2. Creates a multi-chain network with interoperability across chains, allowing chains to distribute the processing load in a secure manner and thus increasing their throughput.

This way, layer 1 blockchains can delegate scalability to a layer 0 protocol while they cater to other elements of the trilemma instead of attempting to satisfy all three properties. One of the valuable by-products is that from the perspective of the end-user, they may get the experience of engaging with several blockchains instead of one without having to switch by trading tokens.

Main Elements of a Layer 0 Blockchain

Layer 0 blockchains are comprised of three main components:

  • Main chain: Also referred to as relay chain, it functions as the main blockchain where transaction data from layer 1 networks are backed up.

  • Sidechains: Independent layer 1 blockchains that run parallel to the main chain. As sovereign networks, they have their own tokens, consensus mechanisms, and protocols, but may or may not rely on the mainchain for security.

  • Cross-chain transfer protocol: The protocol which ensures the safe exchange of information between two or more independent blockchain networks.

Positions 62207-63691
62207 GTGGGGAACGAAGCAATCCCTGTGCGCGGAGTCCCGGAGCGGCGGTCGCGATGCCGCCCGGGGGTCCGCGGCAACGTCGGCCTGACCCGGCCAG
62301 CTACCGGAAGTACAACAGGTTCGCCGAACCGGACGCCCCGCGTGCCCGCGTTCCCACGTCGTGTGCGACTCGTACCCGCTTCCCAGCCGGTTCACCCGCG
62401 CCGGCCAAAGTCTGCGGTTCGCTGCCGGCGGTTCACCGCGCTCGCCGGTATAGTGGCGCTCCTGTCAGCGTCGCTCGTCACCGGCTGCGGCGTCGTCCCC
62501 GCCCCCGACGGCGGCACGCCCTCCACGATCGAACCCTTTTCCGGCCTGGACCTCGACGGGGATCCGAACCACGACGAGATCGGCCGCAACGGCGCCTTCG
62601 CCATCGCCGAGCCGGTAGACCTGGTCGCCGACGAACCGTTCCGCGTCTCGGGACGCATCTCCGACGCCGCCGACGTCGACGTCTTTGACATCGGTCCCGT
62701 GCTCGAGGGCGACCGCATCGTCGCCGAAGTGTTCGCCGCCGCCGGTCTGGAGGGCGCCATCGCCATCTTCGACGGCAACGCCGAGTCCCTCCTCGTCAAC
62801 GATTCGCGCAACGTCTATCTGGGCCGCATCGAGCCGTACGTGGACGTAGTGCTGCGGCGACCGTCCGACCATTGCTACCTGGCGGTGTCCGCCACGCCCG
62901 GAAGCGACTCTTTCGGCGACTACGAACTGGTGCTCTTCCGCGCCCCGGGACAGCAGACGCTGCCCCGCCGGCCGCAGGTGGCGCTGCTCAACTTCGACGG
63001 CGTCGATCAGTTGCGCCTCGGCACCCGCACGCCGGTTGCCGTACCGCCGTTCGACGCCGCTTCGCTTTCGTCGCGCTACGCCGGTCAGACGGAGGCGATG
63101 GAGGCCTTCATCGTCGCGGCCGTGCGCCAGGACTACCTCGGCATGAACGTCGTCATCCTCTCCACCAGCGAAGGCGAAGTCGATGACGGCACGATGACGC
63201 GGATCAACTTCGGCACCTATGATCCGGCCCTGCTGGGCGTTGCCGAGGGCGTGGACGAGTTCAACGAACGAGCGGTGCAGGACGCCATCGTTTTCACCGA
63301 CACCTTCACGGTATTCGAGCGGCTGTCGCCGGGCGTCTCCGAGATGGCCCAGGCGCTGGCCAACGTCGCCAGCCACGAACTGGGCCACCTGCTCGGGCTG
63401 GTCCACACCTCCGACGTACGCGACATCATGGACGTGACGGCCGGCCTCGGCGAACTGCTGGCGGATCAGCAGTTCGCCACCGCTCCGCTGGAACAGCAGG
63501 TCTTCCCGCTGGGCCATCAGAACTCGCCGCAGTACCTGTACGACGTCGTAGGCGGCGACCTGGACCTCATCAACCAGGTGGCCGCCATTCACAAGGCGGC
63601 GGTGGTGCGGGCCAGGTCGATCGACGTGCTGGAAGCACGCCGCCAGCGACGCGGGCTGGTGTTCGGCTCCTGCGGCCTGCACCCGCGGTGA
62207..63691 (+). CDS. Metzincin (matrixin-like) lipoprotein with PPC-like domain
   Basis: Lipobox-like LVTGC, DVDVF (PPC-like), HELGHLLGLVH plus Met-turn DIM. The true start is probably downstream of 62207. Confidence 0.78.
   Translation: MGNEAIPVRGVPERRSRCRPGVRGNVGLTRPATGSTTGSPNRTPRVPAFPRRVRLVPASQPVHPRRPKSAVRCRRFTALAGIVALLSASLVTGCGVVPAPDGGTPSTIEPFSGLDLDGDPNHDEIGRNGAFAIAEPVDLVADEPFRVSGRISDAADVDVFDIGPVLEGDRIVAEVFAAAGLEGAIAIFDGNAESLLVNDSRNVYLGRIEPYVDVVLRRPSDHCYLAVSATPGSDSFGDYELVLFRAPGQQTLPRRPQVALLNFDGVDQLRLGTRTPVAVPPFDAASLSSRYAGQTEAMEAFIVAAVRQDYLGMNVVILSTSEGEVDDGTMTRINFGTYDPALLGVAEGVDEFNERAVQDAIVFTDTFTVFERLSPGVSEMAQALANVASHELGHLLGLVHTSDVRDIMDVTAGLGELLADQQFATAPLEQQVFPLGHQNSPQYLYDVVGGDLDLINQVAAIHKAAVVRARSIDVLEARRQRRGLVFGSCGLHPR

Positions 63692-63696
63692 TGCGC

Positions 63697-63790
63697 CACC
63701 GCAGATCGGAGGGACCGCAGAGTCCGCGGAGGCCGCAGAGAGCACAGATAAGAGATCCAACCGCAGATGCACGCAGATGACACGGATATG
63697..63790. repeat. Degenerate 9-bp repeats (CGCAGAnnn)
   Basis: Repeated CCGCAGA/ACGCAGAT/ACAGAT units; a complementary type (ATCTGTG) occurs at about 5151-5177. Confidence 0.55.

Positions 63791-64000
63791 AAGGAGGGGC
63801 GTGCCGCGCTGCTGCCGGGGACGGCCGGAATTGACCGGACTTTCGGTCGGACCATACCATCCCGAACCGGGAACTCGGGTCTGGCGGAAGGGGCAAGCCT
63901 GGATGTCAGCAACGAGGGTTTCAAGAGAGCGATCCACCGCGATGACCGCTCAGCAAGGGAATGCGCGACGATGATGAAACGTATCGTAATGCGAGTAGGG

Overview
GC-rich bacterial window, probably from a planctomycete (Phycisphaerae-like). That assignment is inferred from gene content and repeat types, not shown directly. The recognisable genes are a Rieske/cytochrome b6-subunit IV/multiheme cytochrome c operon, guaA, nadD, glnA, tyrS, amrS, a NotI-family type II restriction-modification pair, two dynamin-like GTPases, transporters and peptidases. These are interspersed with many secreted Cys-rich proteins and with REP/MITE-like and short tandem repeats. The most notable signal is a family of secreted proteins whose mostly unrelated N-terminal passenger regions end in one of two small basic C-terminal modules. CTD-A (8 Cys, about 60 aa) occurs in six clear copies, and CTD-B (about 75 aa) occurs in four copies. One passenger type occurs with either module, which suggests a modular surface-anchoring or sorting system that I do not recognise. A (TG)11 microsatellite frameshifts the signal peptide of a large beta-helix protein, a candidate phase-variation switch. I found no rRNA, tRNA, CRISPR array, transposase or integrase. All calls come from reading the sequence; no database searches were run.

The Future of Layer 0 Protocols

Layer 0 protocols are commonly viewed as a legitimate alternative to smart contracts and an impeccable solution to the scalability problem surrounding blockchain networks. There is a handful of successful layer 0 platforms out there, most notably Horizen, Polkadot, and Cosmos, hosting a significant amount of decentralized applications and layer 1 protocols.

Harnessing layer 0 technology may unlock limitless scalability while solving blockchain’s major problem of network congestion, helping it to remain secure and truly decentralized.

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Idil Woodall

Idil Woodall

Idil is a writer with interests ranging from crypto and politics to fintech and media. She spent several years in publishing before becoming a full-time writer in the technology space, and learning the inner workings of an industry she loved ignited her interest in economics. As an English graduate, she cultivated valuable research and storytelling abilities that she now applies to make complex matters accessible and understandable to many. When she’s not writing, she can be found climbing or watching a movie.